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Nikon D750 - Sample Photos and Specs


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11 replies to this topic

#1
Alex

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The Nikon D750 is a 24 MP camera which has inherited many of the features of the D810 and D4s while adding some of its own like built-in Wi Fi, a tilting screen, and increased autofocus sensitivity down to -3 EV.

Click here to view the camera

#2
akanarya

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Is there any d750 owner one out there?

I have been waiting the first reviews and impressions, unpatiently.



#3
Adam

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It started shipping just a few days ago, so I'm sure the first user reviews will be in soon!  From a hardware perspective, though, there isn't much new in the 750 (it uses D610 and D810 components), so I have a good idea of what to expect when the reviews come in. 



#4
akanarya

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sure, but it looks like a good package, closer to d800 with a reasonable price.



#5
OTRTexan

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A wifi security risk has been uncovered on the 750. By default, the camera's wifi uses an unsecure channel, meaning anyone with the WMU app can access your pics without you knowing it. You can change the settings and require a password however. So while it's an easy fix, it is something that new 750 owners need to be aware of. Here is the link to the article.

Nikon D750 Wi-Fi app: Security risk surfaces (Updated 29 September) - Amateur Photographer

#6
TBonz

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Interesting...probably not a big deal for most folks, but very good to know...I say not a big deal as most folks probably don't have photos that others would really care about, but, in reality, it is good practice to put security in place regardless.  It amazes me how many people don't even have a password (or some form of security) on their smartphone...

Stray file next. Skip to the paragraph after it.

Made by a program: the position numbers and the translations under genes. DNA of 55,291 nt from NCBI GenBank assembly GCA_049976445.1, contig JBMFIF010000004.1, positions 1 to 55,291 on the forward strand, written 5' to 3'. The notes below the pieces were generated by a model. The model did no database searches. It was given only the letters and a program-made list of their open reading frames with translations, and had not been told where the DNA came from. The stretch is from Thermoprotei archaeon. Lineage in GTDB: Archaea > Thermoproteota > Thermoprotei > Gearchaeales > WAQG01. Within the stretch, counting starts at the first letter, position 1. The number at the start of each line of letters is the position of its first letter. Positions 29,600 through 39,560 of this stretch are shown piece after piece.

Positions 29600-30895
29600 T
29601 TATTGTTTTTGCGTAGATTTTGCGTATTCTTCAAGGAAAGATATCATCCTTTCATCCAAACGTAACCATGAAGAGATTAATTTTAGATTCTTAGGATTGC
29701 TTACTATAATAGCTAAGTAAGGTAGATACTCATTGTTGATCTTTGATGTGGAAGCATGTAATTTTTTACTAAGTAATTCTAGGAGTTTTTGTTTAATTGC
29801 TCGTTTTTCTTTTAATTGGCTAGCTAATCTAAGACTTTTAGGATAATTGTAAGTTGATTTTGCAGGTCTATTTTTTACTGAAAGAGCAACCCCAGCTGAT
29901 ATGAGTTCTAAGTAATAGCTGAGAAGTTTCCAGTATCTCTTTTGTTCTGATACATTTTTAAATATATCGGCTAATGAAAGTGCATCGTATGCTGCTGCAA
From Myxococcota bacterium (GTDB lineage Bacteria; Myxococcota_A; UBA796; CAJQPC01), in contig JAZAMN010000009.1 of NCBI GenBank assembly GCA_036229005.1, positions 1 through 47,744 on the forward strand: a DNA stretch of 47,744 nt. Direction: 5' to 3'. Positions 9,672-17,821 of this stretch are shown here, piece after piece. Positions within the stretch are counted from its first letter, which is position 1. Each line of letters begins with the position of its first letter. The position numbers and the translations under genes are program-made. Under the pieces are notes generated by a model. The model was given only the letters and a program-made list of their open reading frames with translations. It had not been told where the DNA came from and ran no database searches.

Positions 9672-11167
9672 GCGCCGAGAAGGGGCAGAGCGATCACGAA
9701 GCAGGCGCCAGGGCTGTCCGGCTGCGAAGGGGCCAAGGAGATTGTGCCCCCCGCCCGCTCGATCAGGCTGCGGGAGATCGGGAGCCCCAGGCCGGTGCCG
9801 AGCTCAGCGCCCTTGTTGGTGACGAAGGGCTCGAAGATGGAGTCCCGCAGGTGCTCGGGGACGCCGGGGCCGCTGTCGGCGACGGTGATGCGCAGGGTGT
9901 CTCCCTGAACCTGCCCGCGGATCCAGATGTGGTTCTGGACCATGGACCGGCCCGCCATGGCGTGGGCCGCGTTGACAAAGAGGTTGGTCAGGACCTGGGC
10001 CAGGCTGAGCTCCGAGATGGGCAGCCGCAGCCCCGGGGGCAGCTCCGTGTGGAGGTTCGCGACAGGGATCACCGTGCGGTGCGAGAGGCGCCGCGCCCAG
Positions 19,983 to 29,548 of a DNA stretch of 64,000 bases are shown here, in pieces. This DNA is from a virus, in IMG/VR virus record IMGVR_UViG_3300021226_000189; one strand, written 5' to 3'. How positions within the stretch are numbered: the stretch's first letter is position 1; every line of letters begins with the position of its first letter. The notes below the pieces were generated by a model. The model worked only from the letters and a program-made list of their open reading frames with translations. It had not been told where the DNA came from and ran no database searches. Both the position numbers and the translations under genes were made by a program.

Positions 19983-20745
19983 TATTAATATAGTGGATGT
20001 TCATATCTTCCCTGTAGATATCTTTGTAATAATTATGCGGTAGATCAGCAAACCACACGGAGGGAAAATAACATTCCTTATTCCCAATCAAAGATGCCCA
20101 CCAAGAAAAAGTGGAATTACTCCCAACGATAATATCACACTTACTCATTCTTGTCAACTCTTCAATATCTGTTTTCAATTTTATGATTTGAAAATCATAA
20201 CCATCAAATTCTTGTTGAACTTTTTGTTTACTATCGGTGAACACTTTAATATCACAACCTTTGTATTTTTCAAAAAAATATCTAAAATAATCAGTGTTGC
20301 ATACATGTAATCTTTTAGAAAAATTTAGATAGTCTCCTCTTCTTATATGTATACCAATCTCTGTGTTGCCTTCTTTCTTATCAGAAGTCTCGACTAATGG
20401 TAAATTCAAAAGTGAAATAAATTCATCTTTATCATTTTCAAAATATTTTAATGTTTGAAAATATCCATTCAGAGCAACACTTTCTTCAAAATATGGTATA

#7
Guy

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LOL.  What WIFI security threat exactly?  People pick up on this  stuff and make a mountain out of a mole hill.  



#8
OTRTexan

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It is what it is. Some people will care,others won't.

#9
TBonz

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I think the most important thing is that folks are told about it and have the ability to fix it if desired.  As I said above, I would be willing to bet that most folks don't take Internet or associated (smart phone) security as seriously as they should.  I am far from an IT Security expert, but I did play one in real life for awhile :)...Security in general makes it harder for most people to do their normal tasks so they try to work around it or try to minimize the level of security for things they do frequently.  I am guilty as well in some cases, but I can say that I at least try to consider the impact of my decisions.  And, at least I am making decisions vs. ignoring the potential issues.



#10
Guy

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Did you ever buy a firewall/router with wireless and you had to configure a password and setup WPA  or whatever authentication it had?  Same thing with the camera.  Having a default password is no safer than none at all because to be a default everyone who ever looks at the manual would know what it is.  So, in short, you need to configure that before use just like you set the date/time on the camera when you first get it. What Nikon could fail at, however,  is not informing the user very well that they need to do that. 



#11
OTRTexan

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In this case, by default, the camera doesn't require ANY password at all to access camera photos using the WMU app. So no manual knowledge is necessary. Quite different from having knowledge about default passwords.

#12
TBonz

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FYI - I shot a football game last night and got a look at the D750.  Not much of a look, but the photographer had purchased it as a backup for his D4.  He said he was quite happy with it.  In looking at it, it looks good, but for me I would want the motor base with it.  He said it did well for him in low light - he didn't say as good as his D4, but it sounded like he considered it as good at 12800 ISO.  He definitely recommended I check one out.